Cookies on this website

We use cookies to ensure that we give you the best experience on our website. If you click 'Accept all cookies' we'll assume that you are happy to receive all cookies and you won't see this message again. If you click 'Reject all non-essential cookies' only necessary cookies providing core functionality such as security, network management, and accessibility will be enabled. Click 'Find out more' for information on how to change your cookie settings.

OBJECTIVES: To compare the ability of ophthalmologists versus optometrists to correctly classify retinal lesions due to neovascular age-related macular degeneration (nAMD). DESIGN: Randomised balanced incomplete block trial. Optometrists in the community and ophthalmologists in the Hospital Eye Service classified lesions from vignettes comprising clinical information, colour fundus photographs and optical coherence tomographic images. Participants' classifications were validated against experts' classifications (reference standard). SETTING: Internet-based application. PARTICIPANTS: Ophthalmologists with experience in the age-related macular degeneration service; fully qualified optometrists not participating in nAMD shared care. INTERVENTIONS: The trial emulated a conventional trial comparing optometrists' and ophthalmologists' decision-making, but vignettes, not patients, were assessed. Therefore, there were no interventions and the trial was virtual. Participants received training before assessing vignettes. MAIN OUTCOME MEASURES: Primary outcome-correct classification of the activity status of a lesion based on a vignette, compared with a reference standard. Secondary outcomes-potentially sight-threatening errors, judgements about specific lesion components and participants' confidence in their decisions. RESULTS: In total, 155 participants registered for the trial; 96 (48 in each group) completed all assessments and formed the analysis population. Optometrists and ophthalmologists achieved 1702/2016 (84.4%) and 1722/2016 (85.4%) correct classifications, respectively (OR 0.91, 95% CI 0.66 to 1.25; p=0.543). Optometrists' decision-making was non-inferior to ophthalmologists' with respect to the prespecified limit of 10% absolute difference (0.298 on the odds scale). Optometrists and ophthalmologists made similar numbers of sight-threatening errors (57/994 (5.7%) vs 62/994 (6.2%), OR 0.93, 95% CI 0.55 to 1.57; p=0.789). Ophthalmologists assessed lesion components as present less often than optometrists and were more confident about their classifications than optometrists. CONCLUSIONS: Optometrists' ability to make nAMD retreatment decisions from vignettes is not inferior to ophthalmologists' ability. Shared care with optometrists monitoring quiescent nAMD lesions has the potential to reduce workload in hospitals. TRIAL REGISTRATION NUMBER: ISRCTN07479761; pre-results registration.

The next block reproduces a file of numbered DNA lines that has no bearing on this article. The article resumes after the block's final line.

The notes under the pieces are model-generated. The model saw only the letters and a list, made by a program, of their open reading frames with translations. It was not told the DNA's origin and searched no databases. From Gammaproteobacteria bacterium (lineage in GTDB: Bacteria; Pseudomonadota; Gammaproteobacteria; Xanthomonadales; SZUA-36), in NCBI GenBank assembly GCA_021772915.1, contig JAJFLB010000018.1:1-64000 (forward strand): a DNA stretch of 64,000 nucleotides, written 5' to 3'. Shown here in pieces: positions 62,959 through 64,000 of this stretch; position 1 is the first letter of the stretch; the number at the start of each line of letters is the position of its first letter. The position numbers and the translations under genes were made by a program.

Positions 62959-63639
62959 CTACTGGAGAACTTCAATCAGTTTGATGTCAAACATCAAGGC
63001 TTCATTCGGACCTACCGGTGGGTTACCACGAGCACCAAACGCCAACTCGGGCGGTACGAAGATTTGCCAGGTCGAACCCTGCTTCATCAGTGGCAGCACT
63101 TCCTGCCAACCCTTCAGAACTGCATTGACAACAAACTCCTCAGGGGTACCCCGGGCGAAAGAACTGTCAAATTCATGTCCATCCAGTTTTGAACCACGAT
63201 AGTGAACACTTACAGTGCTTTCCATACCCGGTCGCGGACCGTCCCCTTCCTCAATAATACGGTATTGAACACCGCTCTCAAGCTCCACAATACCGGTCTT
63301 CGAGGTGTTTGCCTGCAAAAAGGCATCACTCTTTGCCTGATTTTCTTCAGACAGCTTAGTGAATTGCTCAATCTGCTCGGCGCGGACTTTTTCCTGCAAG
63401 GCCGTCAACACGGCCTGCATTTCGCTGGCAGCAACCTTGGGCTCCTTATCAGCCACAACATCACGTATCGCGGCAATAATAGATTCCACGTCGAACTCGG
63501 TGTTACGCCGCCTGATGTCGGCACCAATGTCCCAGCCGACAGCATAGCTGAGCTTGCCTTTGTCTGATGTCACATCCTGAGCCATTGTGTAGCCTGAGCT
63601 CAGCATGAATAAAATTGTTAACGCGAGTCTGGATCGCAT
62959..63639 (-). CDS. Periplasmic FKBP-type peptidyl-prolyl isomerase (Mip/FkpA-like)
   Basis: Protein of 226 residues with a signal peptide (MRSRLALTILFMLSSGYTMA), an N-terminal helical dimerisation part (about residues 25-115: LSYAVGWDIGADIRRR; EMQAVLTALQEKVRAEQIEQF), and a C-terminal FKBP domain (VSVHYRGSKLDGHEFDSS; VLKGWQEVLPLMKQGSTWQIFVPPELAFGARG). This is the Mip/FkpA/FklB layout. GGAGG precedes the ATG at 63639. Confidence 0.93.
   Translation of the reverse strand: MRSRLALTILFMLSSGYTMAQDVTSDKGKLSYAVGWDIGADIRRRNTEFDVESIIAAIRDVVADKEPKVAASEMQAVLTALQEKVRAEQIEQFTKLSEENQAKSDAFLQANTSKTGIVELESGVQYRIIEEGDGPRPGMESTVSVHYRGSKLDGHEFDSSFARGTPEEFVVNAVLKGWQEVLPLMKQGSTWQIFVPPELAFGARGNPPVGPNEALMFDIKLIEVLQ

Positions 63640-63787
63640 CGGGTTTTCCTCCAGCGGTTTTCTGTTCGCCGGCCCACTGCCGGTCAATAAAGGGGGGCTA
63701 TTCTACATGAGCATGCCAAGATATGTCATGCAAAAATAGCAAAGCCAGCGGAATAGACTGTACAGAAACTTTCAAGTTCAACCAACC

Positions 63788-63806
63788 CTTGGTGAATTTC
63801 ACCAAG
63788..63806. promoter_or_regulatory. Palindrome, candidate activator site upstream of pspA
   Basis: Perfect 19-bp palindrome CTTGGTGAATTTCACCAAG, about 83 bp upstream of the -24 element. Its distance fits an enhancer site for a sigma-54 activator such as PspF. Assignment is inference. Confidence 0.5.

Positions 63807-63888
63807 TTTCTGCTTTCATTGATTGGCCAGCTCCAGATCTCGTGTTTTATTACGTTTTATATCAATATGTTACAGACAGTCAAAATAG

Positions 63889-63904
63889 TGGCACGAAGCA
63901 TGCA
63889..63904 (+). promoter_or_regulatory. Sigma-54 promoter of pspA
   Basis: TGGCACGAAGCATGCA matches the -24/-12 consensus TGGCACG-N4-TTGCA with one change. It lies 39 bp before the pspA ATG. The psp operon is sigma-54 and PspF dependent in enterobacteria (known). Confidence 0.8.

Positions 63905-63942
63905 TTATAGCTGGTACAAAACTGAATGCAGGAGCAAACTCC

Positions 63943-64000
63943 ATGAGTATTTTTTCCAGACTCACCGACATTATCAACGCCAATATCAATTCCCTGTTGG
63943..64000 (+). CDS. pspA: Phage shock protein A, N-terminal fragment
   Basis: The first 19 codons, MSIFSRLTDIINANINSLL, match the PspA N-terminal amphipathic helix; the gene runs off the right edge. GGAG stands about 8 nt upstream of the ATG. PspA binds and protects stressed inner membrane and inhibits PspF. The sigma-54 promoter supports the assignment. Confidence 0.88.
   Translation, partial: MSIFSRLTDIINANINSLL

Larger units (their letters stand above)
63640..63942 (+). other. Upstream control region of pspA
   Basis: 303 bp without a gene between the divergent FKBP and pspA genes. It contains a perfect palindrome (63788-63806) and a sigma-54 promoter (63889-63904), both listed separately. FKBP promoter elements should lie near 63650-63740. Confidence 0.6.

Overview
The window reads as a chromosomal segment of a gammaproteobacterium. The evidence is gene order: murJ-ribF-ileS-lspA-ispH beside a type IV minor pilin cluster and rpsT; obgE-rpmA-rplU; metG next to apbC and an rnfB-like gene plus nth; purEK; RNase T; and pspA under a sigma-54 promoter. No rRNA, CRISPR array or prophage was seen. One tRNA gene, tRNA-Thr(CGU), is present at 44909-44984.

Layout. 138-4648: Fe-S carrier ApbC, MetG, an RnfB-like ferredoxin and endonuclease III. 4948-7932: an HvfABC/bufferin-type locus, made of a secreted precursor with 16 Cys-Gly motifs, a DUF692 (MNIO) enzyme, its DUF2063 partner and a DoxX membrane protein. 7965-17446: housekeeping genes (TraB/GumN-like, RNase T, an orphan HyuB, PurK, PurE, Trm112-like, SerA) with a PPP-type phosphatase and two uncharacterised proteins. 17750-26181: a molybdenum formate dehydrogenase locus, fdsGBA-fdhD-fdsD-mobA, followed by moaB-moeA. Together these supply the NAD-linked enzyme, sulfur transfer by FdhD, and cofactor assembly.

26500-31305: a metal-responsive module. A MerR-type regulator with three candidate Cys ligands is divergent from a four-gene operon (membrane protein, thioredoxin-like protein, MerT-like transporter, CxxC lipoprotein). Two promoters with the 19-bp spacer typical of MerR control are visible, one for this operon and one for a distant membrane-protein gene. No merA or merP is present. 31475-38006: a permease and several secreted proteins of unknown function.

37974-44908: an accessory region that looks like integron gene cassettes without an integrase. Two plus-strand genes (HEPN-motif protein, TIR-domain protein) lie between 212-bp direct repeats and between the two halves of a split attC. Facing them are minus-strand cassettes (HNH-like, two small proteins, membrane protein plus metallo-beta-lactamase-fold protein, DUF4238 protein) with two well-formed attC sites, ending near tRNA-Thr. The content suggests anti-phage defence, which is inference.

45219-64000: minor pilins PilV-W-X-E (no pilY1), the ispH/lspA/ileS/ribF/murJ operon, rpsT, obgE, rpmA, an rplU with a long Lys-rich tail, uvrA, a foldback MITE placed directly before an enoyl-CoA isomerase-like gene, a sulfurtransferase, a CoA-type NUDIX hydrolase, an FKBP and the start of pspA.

Original publication





BMJ Open

Publication Date





AMD, Optical Coherence Tomography, Wet AMD Reactivation, Adult, Aftercare, Clinical Decision-Making, Community Health Services, Disease Management, Equivalence Trials as Topic, Female, Fundus Oculi, Hospitals, Humans, Male, Middle Aged, Ophthalmology, Optometry, Photography, Tomography, Optical Coherence, Wet Macular Degeneration